I was reading this post by Foone on Masto:
Hot take: DOS gaming is not one era. It’s two.
Before and after 32bit extenders.
And I totally agree. DOS games, and DOS software in general, had a first age that was 16-bit, and a later one that was 32-bit and lasted until around 1997.
My first DOS game –or shall I say my first released game for DOS– was Gold Mine Run!, that is a 32-bit game. It requires a 386 or later, VGA and Sound Blaster; which is very different to what we had in the first age of 16-bit DOS.
So when the DOS COM Game Jam was announced, I thought: wouldn’t it be fun to make a game for the early IBM PC?
64K limit is not a big deal if we consider that most of my 8-bit games require less than that –even if you target a machine with
64K of RAM, that includes the video memory as well–. I could potentially port any of my 8-bit games to PC and it should fit in a
COM file, embedding data and all.
I decided that I would target:
- MS/DOS or compatible
- IBM PC (8086)
- PC internal beeper
- All in a COM file (that means
64Kor RAM on disk; I could use more memory if needed), so I can submit it to the Jam!
This is basically what I had available on my first PC, an Olivetti Prodest PC1.
But then, I didn’t want to stress myself again and potentially not submitting the game because I didn’t have enough time. I hadn’t programmed the CGA before, I didn’t know if I could comfortably cross-compile from Linux to DOS and 16-bit. So I went for a simple –yet fun!– game: The Return of Traxtor. I have implemented the game a few times –my favourite is The Return of Traxtor for the CPC–, so it should be fine.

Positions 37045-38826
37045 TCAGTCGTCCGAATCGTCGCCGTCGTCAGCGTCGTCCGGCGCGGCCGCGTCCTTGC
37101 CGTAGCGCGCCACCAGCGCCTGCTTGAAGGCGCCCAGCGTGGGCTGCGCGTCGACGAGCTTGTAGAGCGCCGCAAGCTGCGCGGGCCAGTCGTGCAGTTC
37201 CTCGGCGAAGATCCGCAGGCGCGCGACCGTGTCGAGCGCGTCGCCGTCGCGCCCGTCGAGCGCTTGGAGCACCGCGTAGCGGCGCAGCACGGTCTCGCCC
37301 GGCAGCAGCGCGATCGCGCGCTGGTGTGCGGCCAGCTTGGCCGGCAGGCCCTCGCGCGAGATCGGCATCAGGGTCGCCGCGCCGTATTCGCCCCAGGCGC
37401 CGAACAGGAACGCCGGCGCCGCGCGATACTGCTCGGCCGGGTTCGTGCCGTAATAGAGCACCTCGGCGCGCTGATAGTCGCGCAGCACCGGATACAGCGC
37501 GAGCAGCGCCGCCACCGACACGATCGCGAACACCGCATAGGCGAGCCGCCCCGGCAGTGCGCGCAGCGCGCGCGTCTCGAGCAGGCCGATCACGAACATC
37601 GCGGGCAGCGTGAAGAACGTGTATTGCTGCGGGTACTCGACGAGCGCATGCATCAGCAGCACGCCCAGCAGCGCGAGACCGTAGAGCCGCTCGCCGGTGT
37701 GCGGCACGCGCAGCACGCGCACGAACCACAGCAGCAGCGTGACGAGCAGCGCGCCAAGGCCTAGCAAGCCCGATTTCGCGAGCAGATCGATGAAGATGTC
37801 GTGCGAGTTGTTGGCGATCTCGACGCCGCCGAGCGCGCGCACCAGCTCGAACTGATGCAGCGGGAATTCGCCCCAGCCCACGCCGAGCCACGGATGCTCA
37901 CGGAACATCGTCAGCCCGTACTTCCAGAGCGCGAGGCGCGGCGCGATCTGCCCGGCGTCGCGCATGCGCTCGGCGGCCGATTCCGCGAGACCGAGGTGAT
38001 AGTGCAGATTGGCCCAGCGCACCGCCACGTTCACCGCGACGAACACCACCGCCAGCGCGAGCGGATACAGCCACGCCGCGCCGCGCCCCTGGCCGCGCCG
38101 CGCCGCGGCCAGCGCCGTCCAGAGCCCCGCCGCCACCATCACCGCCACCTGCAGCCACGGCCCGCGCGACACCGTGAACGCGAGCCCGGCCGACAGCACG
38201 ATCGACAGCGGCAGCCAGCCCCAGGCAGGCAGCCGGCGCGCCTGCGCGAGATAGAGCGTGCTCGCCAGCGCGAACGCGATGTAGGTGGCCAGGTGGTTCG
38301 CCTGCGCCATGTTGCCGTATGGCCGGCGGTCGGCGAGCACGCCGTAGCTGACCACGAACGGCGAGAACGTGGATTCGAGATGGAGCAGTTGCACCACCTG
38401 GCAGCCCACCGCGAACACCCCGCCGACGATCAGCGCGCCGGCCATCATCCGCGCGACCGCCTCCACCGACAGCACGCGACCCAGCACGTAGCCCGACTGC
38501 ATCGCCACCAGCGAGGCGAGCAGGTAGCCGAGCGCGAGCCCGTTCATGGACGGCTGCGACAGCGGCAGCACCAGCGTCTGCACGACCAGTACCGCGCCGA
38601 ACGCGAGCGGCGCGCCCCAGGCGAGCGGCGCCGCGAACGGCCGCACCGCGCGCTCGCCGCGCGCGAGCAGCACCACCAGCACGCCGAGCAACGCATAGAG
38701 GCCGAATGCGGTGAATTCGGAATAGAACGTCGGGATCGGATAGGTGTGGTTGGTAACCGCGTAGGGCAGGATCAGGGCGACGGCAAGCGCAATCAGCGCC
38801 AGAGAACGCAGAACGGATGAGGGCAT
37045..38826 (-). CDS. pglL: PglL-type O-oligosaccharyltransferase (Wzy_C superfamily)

At the end, it wasn’t that bad, even if the CGA is fiddly and closer to what you would do on a ZX Spectrum –encodes 4 pixels in one byte– than what you would do on a VGA.
My strategy is not that different to what I did in “Gold Mine Run!”:
- Using build-ia16 to have a version of GCC that targets Intel 16-bit (8086) and can generate DOS binaries (including
COM) on Linux.
- Embedding the data in the binary using objects and the linker (see for example raw.py).
- The keyboard controller is the same –although I had to rewrite it to use real mode interrupts, fun!–.
The first part was getting to draw on the CGA, following the docs I could find –see: Colour Graphics Adapter: Notes–. It required writing some assembler because of the real mode memory addressing, but I got it working reasonably fast in an evening. Then the interrupt handler for the keyboard was tricky as well, but after that, all it was writing plain old C code.
So far the project is progressing nicely –see my Mastodon account–, and looks like I’m going to finish a good version of the game and on time.